3 mars 2016

L'isolement des profs masculins

J'aurais aimé que ce texte soit publié avant que je termine mon livre afin de le citer pour appuyer mes dires:

Male teachers are a rare sight in primary schools across Australia and, as the number of men enrolling in education dwindles, some fear they could become a thing of the past.

At the University of South Australia only 4 per cent of students studying early childhood education are male, with less than 10 graduating each year.

The number is slightly higher for primary teaching, with 17 per cent of students male, however, the majority intend to work in upper primary or as physical education teachers.

For the past four years, early childhood education lecturer Martyn Mills-Bayne has been trying to increase the number of males in the degree through a support program.

"What can happen in studying and teaching is that it can become a very isolating experience for men," he said.

"The MENtor program allows connections between men who have been through the program and men who are out there teaching who can perhaps provide that unique experience of being a male teaching in an early childhood or primary setting."

Mr Mills-Bayne said men interested in educating young children were too often deterred.

"The two reasons I've found is that society's views of working with young children is seen as 'women's work,' that men aren't generally viewed as being in the caring role with young children," he said.

"That's coupled with the fact that many men are scared of, or worried about being accused of impropriety with young children or false accusations that could end their career."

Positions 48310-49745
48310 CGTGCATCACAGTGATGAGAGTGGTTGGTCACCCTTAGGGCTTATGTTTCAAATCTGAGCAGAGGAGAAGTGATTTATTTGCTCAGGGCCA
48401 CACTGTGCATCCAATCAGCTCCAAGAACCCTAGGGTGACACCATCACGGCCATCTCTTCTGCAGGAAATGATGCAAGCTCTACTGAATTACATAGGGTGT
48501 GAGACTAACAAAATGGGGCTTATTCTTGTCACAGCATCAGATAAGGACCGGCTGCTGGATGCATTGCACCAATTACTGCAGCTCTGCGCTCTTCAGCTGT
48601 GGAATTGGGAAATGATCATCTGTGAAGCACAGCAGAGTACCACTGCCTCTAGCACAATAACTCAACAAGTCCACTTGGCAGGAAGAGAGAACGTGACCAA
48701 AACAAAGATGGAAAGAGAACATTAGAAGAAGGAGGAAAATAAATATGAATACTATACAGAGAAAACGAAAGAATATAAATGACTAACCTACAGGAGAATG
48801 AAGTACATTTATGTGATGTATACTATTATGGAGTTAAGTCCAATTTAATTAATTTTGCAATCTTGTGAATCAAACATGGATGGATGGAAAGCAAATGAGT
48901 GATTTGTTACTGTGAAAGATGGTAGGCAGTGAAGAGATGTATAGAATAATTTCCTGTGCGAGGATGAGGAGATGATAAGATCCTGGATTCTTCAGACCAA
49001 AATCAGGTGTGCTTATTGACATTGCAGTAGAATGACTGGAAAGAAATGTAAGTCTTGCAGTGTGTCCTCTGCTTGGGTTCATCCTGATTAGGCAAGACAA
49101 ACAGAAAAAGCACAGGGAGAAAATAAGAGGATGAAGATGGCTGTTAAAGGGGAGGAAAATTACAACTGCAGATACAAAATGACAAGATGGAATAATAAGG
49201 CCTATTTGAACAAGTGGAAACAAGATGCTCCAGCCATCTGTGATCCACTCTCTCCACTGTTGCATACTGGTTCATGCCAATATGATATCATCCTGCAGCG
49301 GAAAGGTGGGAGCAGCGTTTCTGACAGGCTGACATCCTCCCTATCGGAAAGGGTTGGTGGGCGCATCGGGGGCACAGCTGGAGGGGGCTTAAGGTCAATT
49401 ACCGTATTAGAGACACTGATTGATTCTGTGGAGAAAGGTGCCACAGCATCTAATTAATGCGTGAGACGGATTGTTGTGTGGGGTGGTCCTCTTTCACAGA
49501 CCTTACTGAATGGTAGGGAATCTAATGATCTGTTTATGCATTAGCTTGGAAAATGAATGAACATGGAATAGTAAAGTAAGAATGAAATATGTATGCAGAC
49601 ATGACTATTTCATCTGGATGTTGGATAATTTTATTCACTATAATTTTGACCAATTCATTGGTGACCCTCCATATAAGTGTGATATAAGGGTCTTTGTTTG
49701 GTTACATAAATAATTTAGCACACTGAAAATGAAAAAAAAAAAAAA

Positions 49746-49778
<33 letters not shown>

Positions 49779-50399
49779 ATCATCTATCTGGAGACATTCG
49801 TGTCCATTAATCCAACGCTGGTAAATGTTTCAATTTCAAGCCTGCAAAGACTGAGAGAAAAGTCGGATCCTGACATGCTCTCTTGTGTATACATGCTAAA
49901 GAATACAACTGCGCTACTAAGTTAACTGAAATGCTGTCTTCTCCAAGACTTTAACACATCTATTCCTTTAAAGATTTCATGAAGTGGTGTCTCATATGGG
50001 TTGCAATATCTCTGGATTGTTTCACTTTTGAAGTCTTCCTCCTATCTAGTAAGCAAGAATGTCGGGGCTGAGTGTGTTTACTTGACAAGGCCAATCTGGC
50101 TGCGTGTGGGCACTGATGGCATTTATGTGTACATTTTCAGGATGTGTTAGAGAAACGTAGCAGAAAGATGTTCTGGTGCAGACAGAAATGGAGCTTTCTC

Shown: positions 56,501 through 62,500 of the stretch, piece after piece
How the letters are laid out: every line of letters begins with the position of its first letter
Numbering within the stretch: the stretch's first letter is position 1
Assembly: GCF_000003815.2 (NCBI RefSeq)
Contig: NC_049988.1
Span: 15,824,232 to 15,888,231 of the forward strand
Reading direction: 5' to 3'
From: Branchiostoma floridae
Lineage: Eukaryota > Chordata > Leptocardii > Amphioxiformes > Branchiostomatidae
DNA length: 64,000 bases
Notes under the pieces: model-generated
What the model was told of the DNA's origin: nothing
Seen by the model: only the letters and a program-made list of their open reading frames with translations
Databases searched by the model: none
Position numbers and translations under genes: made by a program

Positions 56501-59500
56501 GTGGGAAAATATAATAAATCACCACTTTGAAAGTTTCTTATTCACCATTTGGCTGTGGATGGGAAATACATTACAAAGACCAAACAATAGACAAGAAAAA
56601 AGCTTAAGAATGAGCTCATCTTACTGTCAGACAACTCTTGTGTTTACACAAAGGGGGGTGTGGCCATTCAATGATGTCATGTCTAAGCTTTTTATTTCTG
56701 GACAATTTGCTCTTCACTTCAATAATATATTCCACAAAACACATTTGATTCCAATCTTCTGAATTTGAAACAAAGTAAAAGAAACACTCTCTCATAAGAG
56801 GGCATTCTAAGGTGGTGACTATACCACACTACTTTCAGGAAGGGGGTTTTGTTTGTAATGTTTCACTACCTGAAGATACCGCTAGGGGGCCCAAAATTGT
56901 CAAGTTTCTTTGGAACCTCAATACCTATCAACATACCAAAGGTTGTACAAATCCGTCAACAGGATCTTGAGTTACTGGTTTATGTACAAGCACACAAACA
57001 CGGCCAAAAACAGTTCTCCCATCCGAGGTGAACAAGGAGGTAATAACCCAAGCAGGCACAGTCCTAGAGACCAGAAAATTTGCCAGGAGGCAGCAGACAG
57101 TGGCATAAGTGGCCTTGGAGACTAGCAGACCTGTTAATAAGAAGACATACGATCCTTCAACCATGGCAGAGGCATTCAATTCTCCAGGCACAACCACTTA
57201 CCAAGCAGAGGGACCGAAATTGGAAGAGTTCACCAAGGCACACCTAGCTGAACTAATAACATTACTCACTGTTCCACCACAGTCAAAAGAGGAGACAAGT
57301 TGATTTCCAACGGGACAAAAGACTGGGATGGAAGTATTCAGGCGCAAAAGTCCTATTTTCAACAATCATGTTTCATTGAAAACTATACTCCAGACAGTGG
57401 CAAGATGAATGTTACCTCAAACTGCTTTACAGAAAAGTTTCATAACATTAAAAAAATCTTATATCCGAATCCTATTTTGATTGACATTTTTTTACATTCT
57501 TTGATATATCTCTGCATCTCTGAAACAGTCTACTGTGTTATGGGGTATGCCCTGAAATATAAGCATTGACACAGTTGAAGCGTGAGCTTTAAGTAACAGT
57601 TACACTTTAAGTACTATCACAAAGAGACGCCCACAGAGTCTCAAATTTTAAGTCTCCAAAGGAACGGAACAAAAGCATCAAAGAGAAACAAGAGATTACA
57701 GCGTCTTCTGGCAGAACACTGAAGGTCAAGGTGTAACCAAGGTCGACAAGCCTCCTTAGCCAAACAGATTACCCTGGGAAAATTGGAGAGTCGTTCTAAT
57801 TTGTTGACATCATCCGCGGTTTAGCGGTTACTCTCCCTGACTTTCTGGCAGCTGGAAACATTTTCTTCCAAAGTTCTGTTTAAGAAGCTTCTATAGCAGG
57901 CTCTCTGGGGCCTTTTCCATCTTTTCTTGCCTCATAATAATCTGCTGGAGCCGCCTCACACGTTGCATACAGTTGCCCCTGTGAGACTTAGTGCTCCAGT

Akash Krishna is in his third year of an early childhood education degree and said his passion for teaching helped him overcome insecurities.

"When I first started, you walk into the room and you're pretty much the only male who comes to the tutorials and lectures," he said.

"But I've had really positive influences throughout my studies from family to the MENtor program and good friends who have supported me along the way."

Children 'missing out on diverse teaching experience'

One in five Australian primary school teachers is male with a growing number of schools staffed entirely by females.

"Our children are missing out on what is a diverse teaching experience ... some children don't experience a male teacher until upper primary school," Mr Mills-Bayne said.

"Providing that diversity in young children's experiences allows them to see complex relationships in classrooms and beyond."

A report commissioned by the Education Department in 2009 titled 'Teacher Supply and Demand in South Australia — Beyond 2010' called for specific attention to be given to the number of male graduates.

Despite this, there are yet to be any strategies or campaigns in South Australia aimed at encouraging more men into teaching.

Aucun commentaire: